NEXT: Recap + Tips
At the NEXT: Your Network event last month, attendees were able to learn about tips for networking in a workshop presented by Danny Beyer. The event also featured past winners of both Juice Magazine and YPC’s awards.
For those who weren’t able to attend, these successful YPs have shared some advice for staying organized and how to build your network. What are your favorite networking tips? Share them in the comments below!
Q: What is your favorite question to break the ice while networking?
A: Danny Beyer: What do you do for fun?
Liz Lidgett: What is a typical day like for you?
LaVerne Greenfield: What did you have for dinner last night?
Laura Palmer: What is the most exciting thing you are working on right now?
Tiffany Tauscheck: I don't have a 'go to' line. Instead I try to build the conversation upon some type of common ground or observation.
Tyler Dingel: Having a rehearsed question to ask to break the ice is like having a go to pick up line, most of the time it comes off cheesy or uncomfortable. Relax and don’t over think it. Tyler Dingel
Amy Jennings: I will often ask “What interesting projects are you working on right now?” This helps me better understand the person’s role within an organization and what motivates him/her.
Chris Diebel: I often ask people what they did over the weekend. It gives me a quick sense of what their interests are and helps me tailor a conversation we can both relate to. There is usually some overlap that breaks the ice. Additionally, any commonalities help me remember new people. Chris Diebel
Romelle Slaughter: I do not have a favorite question to break the ice. The best ice breaker for me is to listen to the person speaking, learn a few facts/tidbits about them (what career they are in? How did they start in said career/job? Where did they grow up?) Learn one fact about the person, and then ask a simple question ("What are your responsibilities as an accountant?" to encourage them to talk more about themselves and what they do.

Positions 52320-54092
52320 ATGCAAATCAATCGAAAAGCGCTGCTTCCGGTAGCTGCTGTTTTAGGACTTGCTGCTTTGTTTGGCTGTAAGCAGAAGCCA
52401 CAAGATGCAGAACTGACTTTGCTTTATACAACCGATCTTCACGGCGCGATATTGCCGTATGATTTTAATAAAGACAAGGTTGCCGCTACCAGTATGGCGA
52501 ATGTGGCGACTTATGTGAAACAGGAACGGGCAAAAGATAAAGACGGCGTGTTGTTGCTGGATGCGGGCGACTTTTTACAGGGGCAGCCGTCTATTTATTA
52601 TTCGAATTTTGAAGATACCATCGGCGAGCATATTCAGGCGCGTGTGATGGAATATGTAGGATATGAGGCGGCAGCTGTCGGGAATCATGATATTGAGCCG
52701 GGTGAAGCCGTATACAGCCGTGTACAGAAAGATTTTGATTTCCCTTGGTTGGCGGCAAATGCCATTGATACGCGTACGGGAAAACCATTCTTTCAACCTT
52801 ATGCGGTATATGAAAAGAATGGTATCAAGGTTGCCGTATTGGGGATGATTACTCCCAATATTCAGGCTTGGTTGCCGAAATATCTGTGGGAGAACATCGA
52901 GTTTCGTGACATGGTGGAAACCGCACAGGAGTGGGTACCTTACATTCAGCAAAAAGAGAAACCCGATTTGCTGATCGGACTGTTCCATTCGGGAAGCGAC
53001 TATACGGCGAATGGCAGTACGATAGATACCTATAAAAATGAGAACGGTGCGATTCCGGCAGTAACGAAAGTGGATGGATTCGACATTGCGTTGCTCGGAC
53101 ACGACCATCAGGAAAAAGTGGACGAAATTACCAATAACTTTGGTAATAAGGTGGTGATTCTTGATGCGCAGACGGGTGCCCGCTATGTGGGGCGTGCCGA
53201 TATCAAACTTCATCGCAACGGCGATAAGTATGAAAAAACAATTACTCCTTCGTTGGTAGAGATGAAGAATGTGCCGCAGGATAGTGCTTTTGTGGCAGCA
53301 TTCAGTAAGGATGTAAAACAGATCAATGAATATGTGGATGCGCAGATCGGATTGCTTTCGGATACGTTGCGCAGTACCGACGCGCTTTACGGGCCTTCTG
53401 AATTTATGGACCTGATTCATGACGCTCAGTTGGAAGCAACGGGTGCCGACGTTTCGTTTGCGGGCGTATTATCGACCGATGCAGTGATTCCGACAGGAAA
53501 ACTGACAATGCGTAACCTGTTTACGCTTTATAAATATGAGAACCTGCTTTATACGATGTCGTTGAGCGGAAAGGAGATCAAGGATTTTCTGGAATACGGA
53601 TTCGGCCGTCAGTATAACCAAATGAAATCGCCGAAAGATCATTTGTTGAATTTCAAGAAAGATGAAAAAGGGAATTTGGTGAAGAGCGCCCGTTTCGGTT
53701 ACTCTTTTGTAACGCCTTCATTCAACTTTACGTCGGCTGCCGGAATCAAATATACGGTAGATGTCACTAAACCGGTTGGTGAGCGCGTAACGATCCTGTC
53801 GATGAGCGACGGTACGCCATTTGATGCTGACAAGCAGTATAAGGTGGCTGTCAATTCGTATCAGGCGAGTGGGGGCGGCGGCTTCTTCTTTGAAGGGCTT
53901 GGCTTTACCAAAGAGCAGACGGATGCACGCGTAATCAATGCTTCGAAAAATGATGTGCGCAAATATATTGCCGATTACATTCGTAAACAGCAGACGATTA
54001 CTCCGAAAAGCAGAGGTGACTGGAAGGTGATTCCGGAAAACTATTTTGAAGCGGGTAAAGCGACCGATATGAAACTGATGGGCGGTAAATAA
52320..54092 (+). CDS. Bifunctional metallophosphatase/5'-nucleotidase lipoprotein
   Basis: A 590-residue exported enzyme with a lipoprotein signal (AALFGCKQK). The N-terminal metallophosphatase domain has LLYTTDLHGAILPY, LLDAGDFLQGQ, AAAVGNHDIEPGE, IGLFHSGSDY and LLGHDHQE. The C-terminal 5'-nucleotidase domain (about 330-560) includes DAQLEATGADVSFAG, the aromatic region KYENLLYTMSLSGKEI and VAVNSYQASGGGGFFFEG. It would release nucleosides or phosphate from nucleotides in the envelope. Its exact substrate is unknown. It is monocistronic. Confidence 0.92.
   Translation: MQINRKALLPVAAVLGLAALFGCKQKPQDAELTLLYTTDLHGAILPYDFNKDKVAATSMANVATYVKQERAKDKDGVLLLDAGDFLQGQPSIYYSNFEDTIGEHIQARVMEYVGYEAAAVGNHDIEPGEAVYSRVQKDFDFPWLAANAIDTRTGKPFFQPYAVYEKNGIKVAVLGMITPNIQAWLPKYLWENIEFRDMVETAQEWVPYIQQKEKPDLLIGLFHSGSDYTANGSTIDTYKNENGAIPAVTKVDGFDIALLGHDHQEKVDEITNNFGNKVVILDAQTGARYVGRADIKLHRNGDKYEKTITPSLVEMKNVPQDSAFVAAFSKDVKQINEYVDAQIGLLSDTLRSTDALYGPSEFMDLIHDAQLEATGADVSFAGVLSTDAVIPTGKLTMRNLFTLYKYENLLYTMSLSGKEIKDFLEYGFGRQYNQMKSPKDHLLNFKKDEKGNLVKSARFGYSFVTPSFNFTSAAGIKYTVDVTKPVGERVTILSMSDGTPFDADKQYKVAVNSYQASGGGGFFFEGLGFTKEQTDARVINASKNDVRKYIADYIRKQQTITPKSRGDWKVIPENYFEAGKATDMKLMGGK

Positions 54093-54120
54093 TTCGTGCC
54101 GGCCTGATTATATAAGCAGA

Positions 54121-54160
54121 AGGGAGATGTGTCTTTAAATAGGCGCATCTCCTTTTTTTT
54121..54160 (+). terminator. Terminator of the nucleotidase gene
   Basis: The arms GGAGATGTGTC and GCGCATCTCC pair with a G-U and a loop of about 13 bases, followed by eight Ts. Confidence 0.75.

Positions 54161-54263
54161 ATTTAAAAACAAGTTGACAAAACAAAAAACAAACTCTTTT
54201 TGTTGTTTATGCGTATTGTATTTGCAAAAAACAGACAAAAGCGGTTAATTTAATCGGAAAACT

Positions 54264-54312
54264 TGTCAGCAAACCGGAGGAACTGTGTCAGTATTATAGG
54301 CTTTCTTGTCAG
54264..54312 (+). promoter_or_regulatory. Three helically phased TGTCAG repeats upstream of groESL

Susan Hatten: I tend to gravitate to the “where is your hometown” or “where did you grow up” questions. I find that (given our predominantly Iowa roots), I can usually find a commonality with someone based on where they’ve lived throughout their life. I am fortunate also to have friends and family sprinkled, worldwide, so I like to also challenge myself to recall links to certain geographic areas, thus leading to a larger conversation with a newly introduced colleague.
Brenna Finnerty: Networking is all about making a connection with someone, and the best way to make a connection is to find common ground…which means, if you’re at the same event or activity, you’re already there! If you’re at a fundraiser, ask what their involvement is with the charity; if you’re at an event, ask if they’ve been to the venue before, etc. Once you start a conversation, chances are you’ll find you have much more in common than the initial topic, and the rest will take care of itself!
Q: What is your favorite app for staying organized and being efficient with your day?
A: Amy Jennings: I like Out of Milk. It’s a very easy-to-use app for grocery lists and other to-do lists.
Brenna Finnerty: I’m guessing my Outlook calendar isn’t cool enough to count as an “app”? J As embarrassing as it is to admit, my favorite way to stay organized is still to create a daily to-do list…in a notebook. You have to go with what works, and this works for me!
Chris Diebel: I can’t say that I use an app for organization. I’m relatively old school — Outlook runs my world.
Danny Beyer: I’m still pretty old school and really like the outlook calendar for staying organized. Twitter and the list functioning inside of that app really makes it easy to use and stay up-to-date on current trends/media.
Laura Palmer: I'm all in with Google Calendar right now. With the recent self-employed change, Google Calendar is the best way for me to stay organized.
LaVerne Greenfield: I use Keep and Mint to stay organized. They are simple to use and work on multiple platforms.
Liz Lidgett: My iCal is everything to me. I have also recently gotten into Evernote and Trello to stay organize and work on projects with collaborators.